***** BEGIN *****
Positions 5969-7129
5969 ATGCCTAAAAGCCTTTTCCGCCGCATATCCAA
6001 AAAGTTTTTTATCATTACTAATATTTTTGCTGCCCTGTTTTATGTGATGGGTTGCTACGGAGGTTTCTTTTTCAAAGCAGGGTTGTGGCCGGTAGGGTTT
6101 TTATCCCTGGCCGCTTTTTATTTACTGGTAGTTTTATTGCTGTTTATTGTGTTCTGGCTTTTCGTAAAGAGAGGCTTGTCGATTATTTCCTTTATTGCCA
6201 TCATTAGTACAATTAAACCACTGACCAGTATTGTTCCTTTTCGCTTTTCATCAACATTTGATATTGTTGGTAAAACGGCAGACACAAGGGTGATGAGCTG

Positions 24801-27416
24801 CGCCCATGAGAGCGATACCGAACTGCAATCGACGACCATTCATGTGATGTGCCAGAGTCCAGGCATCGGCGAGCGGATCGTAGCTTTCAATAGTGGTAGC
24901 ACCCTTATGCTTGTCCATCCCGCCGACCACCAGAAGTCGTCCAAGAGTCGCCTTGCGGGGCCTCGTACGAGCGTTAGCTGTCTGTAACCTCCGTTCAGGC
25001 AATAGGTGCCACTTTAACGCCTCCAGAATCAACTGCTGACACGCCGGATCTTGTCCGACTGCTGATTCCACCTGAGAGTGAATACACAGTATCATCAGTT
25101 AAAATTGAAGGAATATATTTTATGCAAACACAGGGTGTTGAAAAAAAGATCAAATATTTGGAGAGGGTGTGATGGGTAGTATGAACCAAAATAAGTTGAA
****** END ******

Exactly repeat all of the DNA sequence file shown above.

Positions 5969-7129
5969 ATGCCTAAAAGCCTTTTCCGCCGCATATCCAA
6001 AAAGTTTTTTATCATTACTAATATTTTTGCTGCCCTGTTTTATGTGATGGGTTGCTACGGAGGTTTCTTTTTCAAAGCAGGGTTGTGGCCGGTAGGGTTT
6101 TTATCCCTGGCCGCTTTTTATTTACTGGTAGTTTTATTGCTGTTTATTGTGTTCTGGCTTTTCGTAAAGAGAGGCTTGTCGATTATTTCCTTTATTGCCA
6201 TCATTAGTACAATTAAACCACTGACCAGTATTGTTCCTTTTCGCTTTTCATCAACATTTGATATTGTTGGTAAAACGGCAGACACAAGGGTGATGAGCTG

Positions 24801-27416
24801 CGCCCATGAGAGCGATACCGAACTGCAATCGACGACCATTCATGTGATGTGCCAGAGTCCAGGCATCGGCGAGCGGATCGTAGCTTTCAATAGTGGTAGC
24901 ACCCTTATGCTTGTCCATCCCGCCGACCACCAGAAGTCGTCCAAGAGTCGCCTTGCGGGGCCTCGTACGAGCGTTAGCTGTCTGTAACCTCCGTTCAGGC
25001 AATAGGTGCCACTTTAACGCCTCCAGAATCAACTGCTGACACGCCGGATCTTGTCCGACTGCTGATTCCACCTGAGAGTGAATACACAGTATCATCAGTT
25101 AAAATTGAAGGAATATATTTTATGCAAACACAGGGTGTTGAAAAAAAGATCAAATATTTGGAGAGGGTGTGATGGGTAGTATGAACCAAAATAAGTTGAA